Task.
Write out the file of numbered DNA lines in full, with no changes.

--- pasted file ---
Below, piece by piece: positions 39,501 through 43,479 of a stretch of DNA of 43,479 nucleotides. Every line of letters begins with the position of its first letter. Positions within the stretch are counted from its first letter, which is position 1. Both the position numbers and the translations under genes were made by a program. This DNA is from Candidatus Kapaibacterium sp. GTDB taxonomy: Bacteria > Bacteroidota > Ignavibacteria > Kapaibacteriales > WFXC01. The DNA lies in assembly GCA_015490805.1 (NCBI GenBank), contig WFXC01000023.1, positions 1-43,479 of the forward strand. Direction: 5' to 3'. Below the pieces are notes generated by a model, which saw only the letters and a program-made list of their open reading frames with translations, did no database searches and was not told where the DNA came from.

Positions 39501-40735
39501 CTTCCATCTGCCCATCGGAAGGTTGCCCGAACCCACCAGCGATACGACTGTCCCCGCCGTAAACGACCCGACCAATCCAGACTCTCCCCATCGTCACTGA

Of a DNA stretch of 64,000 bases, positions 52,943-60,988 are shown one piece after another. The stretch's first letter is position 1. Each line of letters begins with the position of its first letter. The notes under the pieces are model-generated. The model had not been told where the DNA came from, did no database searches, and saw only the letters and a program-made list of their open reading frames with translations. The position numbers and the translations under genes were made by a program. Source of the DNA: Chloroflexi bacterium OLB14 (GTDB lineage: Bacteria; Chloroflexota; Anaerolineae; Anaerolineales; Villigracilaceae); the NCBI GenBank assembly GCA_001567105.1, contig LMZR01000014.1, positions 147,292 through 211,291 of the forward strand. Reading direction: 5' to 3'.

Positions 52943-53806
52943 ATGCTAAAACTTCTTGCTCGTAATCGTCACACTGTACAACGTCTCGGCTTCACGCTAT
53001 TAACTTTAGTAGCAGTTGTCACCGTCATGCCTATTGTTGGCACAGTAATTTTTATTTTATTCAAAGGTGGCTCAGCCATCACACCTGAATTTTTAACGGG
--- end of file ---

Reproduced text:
Below, piece by piece: positions 39,501 through 43,479 of a stretch of DNA of 43,479 nucleotides. Every line of letters begins with the position of its first letter. Positions within the stretch are counted from its first letter, which is position 1. Both the position numbers and the translations under genes were made by a program. This DNA is from Candidatus Kapaibacterium sp. GTDB taxonomy: Bacteria > Bacteroidota > Ignavibacteria > Kapaibacteriales > WFXC01. The DNA lies in assembly GCA_015490805.1 (NCBI GenBank), contig WFXC01000023.1, positions 1-43,479 of the forward strand. Direction: 5' to 3'. Below the pieces are notes generated by a model, which saw only the letters and a program-made list of their open reading frames with translations, did no database searches and was not told where the DNA came from.

Positions 39501-40735
39501 CTTCCATCTGCCCATCGGAAGGTTGCCCGAACCCACCAGCGATACGACTGTCCCCGCCGTAAACGACCCGACCAATCCAGACTCTCCCCATCGTCACTGA

Of a DNA stretch of 64,000 bases, positions 52,943-60,988 are shown one piece after another. The stretch's first letter is position 1. Each line of letters begins with the position of its first letter. The notes under the pieces are model-generated. The model had not been told where the DNA came from, did no database searches, and saw only the letters and a program-made list of their open reading frames with translations. The position numbers and the translations under genes were made by a program. Source of the DNA: Chloroflexi bacterium OLB14 (GTDB lineage: Bacteria; Chloroflexota; Anaerolineae; Anaerolineales; Villigracilaceae); the NCBI GenBank assembly GCA_001567105.1, contig LMZR01000014.1, positions 147,292 through 211,291 of the forward strand. Reading direction: 5' to 3'.

Positions 52943-53806
52943 ATGCTAAAACTTCTTGCTCGTAATCGTCACACTGTACAACGTCTCGGCTTCACGCTAT
53001 TAACTTTAGTAGCAGTTGTCACCGTCATGCCTATTGTTGGCACAGTAATTTTTATTTTATTCAAAGGTGGCTCAGCCATCACACCTGAATTTTTAACGGG